members. Heave problems account for more economic loss
than all other soil problems. Problematic soils, low bearing
capacity,
foundation
overloading,
non-appropriate
interaction between soil and super structure and etc. always
make too many troubles during the construction procedure
or the occupation life of the structures.Many methods are
now applied or under studying in order to defeat such
Fig 2.1 Mosaic dust
problems.Soil improvement in its broadest sense is the
alteration of any property of a soil to improve its engineering
Mosaic dust is just the waste that has been dumped in the
performance.
vacant lands nearer to industries causing serious problems to
the surroundings. These mosaic dust properties are similar to
II MATERIALS
that of the marble dust properties that has been already in
2.1 Pond ash
existence as a soil stabilizing material for stabilizing the
In India, thermal power is the chief source of energy and expansive soil, The properties of the mosaic dust are as
produces nearly 70 per cent for total energy production. The follows
Chemical composition: SiO2, Al2O3, MgO, CaO,
coal ash generated from all the existing thermal power plants
Fe2O3
is over 100 million tonnes per year. Since the production of
Water Absorption not more than 0.2%.
high ash content and low percentage utilization, most of the
fly ash has to be suitably disposed off on land by creating an
Wear abilitynot more than 0.1g/cm2.

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International Journal of Research in Advanced Technology IJORAT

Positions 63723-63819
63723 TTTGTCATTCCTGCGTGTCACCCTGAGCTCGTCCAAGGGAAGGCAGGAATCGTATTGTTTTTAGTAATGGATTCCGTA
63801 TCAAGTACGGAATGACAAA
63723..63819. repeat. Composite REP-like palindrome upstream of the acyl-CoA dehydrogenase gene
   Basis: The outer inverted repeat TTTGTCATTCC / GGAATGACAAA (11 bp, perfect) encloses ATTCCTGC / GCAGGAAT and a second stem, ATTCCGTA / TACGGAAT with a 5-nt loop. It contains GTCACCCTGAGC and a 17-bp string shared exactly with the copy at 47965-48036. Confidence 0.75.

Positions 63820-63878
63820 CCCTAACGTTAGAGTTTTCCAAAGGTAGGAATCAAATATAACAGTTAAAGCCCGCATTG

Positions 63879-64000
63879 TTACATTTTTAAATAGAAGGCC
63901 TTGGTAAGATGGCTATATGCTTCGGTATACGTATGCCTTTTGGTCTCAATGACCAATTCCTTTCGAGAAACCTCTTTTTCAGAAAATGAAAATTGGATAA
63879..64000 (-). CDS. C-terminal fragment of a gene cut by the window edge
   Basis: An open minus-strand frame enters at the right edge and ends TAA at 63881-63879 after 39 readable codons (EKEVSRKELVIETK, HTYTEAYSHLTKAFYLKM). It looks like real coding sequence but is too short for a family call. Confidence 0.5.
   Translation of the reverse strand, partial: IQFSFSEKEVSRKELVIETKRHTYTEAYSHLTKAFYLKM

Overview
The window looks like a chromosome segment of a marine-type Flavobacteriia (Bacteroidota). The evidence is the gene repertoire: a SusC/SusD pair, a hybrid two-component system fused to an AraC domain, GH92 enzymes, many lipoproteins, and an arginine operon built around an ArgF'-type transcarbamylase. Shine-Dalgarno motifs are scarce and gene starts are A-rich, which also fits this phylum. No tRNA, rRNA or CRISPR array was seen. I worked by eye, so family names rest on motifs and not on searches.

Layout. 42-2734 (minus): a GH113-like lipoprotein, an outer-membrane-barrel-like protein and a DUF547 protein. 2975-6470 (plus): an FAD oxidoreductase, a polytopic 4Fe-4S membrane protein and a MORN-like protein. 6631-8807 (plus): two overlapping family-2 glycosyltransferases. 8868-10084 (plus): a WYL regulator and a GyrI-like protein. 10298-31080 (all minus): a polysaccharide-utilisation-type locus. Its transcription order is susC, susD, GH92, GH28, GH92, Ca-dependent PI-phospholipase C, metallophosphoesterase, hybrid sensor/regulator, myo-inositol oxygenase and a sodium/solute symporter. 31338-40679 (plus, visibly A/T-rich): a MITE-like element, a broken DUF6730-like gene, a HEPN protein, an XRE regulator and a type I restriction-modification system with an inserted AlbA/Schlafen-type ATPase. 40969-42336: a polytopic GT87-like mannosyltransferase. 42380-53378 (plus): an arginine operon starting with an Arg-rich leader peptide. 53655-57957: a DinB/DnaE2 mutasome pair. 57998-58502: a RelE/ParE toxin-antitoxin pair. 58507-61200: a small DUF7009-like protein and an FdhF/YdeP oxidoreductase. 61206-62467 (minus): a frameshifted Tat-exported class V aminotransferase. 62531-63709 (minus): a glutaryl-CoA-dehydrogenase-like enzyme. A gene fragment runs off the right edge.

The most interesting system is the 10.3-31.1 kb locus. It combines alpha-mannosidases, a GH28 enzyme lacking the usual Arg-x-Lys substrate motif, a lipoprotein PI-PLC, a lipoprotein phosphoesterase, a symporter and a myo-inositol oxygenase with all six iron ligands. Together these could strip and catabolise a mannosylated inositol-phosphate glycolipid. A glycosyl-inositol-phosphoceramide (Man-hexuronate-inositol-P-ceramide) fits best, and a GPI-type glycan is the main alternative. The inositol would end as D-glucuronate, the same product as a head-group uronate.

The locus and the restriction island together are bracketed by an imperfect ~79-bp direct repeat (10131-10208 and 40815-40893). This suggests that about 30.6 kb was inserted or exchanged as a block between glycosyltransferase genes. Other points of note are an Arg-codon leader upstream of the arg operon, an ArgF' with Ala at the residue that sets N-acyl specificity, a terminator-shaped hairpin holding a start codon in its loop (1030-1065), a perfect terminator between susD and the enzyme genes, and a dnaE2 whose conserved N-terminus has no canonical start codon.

Vol. 1, Issue 8, SEPTEMBER 2016

It has a good binding property.

IV TEST RESULTS
4.1 Liquid limit test
The liquid limit values for various mixes are shown in table 4.1

III EXPERIMENTAL WORKS


The following mixeswere used for experimental works.

Table 4.1 liquid limit values


Mix
Moisture content(%)

Mix 1clay 85%;pond ash 10%;mosaic dust 5%; lime 3%(additive)


Mix 2clay 75%;pond ash 20%;mosaic dust 5%; lime 3%(additive)
Mix 3clay 65%;pond ash 30%;mosaic dust 5%; lime 3%(additive)

Clay(CH)

57

Mix 4clay 55%;pond ash 40%;mosaic dust 5%; lime 3%(additive)

Mix1(CI)

47.50

Mix2(CI)
36.40
3.1 Wet Sieve Analysis
Mix3(CL)
31.80
The sieving process is supported by water from the spray
nozzle which is located above the uppermost sieve. The
Mix4(CI)
35.61
water leaves the sieve stack together with the last fraction
through the outlet in the collector. Rinsing is carried out 4.1 Plastic limit test
until the liquid leaving the sieve stack outlet is no longer The Plastic limit values for various mixes are shown in table 4.2
turbid with solid
particles.
Table 4.2 liquid limit values
Mix
Moisture content(%)

Fig 3.1 Wet sieving

Clay(CH)

26.92

Mix1(CI)

24.76

Mix2(CI)

23.63

Mix3(CL)

22.96

Mix4(CI)

32.83

3.2 Atterberg limits


The importance of the liquid limit test is to classify soils.
Different soils have varying liquid limits.The plasticity 4.2 Standard proctor compaction test